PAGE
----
I’ve been contemplating the nature of leadership after the death of Tessa Jowell. In the first comments when it was announced, what came over was her ‘niceness’. ‘She got on with everybody’ was a common phrase, ‘a gem’, ‘a great person’, ‘her likeable personality’, she ‘exuded cheerfulness and gave even those she had only just met the sense of being one of her old friends’.
Further reading demonstrated that she was an exceptional leader: respected by all regardless of politics, class or ethnicity and she got things done. It seemed that no matter the complexity of the issue, or the political sensitivity it generated, she was the person who could deal with it.
She had the tricky task of dealing with the DoH, was minister of state with responsibility for women, minister for employment, welfare to work and equal opportunities. Following the drive to improve standards she introduced health targets, maternity and paternity leave and Sure Start which supported and empowered young mothers. She became Culture Secretary and brought the Olympics to London, was given responsibility for looking after the victims of 9/11 and the London bombings. She was in charge when the future of broadcasting was in the headlines and introduced Ofcom and adroitly handled the controversy of her husband’s involvement with Berlusconi. Then of course there was her campaign for improved services for those afflicted with cancer.
It was a record that any leader would be proud of and who can name any leader in the private sector who can say they were faced with the level of challenges she faced and dealt with them as competently?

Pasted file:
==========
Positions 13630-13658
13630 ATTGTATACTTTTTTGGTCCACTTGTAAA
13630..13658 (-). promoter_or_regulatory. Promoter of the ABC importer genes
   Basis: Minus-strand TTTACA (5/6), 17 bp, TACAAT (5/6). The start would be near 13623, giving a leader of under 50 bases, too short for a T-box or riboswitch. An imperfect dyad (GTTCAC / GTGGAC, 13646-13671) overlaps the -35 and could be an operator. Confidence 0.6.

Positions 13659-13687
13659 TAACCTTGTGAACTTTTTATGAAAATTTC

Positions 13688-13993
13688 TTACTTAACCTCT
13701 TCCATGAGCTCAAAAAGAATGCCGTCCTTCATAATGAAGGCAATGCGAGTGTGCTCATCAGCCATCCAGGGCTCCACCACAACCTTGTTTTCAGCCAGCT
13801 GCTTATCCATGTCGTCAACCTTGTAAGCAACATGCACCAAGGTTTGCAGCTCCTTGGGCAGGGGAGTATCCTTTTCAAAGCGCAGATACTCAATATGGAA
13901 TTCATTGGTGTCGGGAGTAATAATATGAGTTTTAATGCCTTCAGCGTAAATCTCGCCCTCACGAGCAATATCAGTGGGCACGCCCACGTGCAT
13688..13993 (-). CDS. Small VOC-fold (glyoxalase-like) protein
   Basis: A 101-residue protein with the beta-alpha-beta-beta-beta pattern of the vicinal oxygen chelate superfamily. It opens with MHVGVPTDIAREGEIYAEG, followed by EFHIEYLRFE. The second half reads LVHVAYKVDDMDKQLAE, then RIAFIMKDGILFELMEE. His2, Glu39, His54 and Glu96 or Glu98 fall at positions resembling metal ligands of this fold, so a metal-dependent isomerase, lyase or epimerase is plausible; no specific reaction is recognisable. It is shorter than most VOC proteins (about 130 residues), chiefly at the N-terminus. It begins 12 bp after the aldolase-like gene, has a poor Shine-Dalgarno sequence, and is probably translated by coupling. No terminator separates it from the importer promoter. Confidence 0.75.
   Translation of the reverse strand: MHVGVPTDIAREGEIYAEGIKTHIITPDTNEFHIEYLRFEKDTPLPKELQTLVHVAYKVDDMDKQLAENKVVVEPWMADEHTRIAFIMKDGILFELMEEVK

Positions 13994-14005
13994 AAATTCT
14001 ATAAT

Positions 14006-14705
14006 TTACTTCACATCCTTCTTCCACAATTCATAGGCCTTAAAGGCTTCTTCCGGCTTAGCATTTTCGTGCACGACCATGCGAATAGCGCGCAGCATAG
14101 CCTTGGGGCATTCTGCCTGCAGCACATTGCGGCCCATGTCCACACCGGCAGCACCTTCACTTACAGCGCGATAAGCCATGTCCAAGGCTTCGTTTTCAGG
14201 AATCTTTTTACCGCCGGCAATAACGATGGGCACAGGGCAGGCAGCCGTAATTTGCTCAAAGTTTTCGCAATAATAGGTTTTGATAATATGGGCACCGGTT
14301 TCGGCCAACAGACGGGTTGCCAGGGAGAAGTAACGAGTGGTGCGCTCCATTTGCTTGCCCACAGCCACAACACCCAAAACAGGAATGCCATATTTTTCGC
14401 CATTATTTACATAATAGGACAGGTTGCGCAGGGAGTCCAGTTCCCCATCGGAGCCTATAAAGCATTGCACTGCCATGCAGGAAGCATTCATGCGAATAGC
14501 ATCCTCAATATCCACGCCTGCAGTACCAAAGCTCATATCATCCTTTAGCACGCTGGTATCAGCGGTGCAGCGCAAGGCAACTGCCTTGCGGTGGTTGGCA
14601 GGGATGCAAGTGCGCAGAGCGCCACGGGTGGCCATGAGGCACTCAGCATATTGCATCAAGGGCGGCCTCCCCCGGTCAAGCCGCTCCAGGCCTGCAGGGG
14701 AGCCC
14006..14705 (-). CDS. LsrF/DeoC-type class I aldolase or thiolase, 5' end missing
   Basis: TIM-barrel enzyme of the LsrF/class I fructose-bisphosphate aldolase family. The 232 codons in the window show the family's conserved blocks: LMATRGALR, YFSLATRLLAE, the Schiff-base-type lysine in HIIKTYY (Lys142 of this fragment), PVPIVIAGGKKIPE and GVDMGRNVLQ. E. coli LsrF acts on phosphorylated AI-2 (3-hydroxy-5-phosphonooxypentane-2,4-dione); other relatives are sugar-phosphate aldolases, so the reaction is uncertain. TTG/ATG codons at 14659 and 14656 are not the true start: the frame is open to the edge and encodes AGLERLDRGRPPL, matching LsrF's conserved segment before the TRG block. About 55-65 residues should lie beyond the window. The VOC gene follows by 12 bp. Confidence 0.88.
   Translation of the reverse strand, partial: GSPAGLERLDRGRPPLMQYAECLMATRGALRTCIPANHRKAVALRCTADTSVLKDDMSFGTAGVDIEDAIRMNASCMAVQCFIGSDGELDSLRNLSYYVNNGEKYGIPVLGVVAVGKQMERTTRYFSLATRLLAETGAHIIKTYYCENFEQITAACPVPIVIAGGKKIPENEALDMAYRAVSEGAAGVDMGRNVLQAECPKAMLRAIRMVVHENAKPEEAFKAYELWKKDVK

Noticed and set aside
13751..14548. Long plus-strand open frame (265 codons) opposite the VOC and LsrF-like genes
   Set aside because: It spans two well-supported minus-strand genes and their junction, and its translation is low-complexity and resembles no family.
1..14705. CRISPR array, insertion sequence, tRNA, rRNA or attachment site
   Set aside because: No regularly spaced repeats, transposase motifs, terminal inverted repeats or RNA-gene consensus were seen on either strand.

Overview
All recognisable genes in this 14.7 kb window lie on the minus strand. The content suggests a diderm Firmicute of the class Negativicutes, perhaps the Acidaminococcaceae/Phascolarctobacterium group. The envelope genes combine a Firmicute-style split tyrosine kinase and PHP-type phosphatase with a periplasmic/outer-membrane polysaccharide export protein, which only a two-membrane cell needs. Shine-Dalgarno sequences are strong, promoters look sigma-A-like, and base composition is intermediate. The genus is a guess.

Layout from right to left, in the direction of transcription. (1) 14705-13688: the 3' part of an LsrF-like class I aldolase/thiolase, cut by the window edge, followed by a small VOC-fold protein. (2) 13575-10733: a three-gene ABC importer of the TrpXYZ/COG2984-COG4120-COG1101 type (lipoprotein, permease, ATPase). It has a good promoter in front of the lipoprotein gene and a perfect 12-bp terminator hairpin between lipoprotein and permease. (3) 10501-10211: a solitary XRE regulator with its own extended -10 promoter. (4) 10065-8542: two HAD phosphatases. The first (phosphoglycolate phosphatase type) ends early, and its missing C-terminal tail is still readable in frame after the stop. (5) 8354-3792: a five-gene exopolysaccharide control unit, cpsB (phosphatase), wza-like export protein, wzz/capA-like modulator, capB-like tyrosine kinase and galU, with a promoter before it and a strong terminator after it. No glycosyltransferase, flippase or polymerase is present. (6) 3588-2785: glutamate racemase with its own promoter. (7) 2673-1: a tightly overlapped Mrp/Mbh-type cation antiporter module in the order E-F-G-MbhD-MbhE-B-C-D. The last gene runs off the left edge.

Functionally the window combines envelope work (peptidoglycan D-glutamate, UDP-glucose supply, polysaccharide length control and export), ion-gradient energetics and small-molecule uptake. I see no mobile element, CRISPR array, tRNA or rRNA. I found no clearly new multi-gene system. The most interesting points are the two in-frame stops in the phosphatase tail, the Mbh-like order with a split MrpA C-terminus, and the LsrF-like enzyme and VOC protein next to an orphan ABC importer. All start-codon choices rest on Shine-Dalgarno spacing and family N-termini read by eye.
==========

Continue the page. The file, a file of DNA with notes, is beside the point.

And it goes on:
So why did people default to her ‘niceness’ when describing her? Could it be that, because leadership terminology is structured around male qualities of strength, determination, drive, power, they did not have the language to describe her undoubted leadership qualities? That by her being female it revealed people’s unconscious biases about what constitutes leadership?
Further reading revealed that people also noted her ability to ask ‘penetrating questions’, her ‘passion, determination and a sense of mission’, a ‘visionary’ who saw how things could be, a woman with ‘internal steel’. She consummately combined those qualities with a high degree of emotional intelligence to achieve what is now being lauded throughout the country.
So yes, I would say that ‘niceness’ is a leadership quality but it’s the niceness that’s also accompanied by a sharp intellect, a commitment and belief that anything is possible and the ability to communicate that to everyone within their sphere. Alas, there are too few leaders like her, and too few who recognise and encourage that potential within others.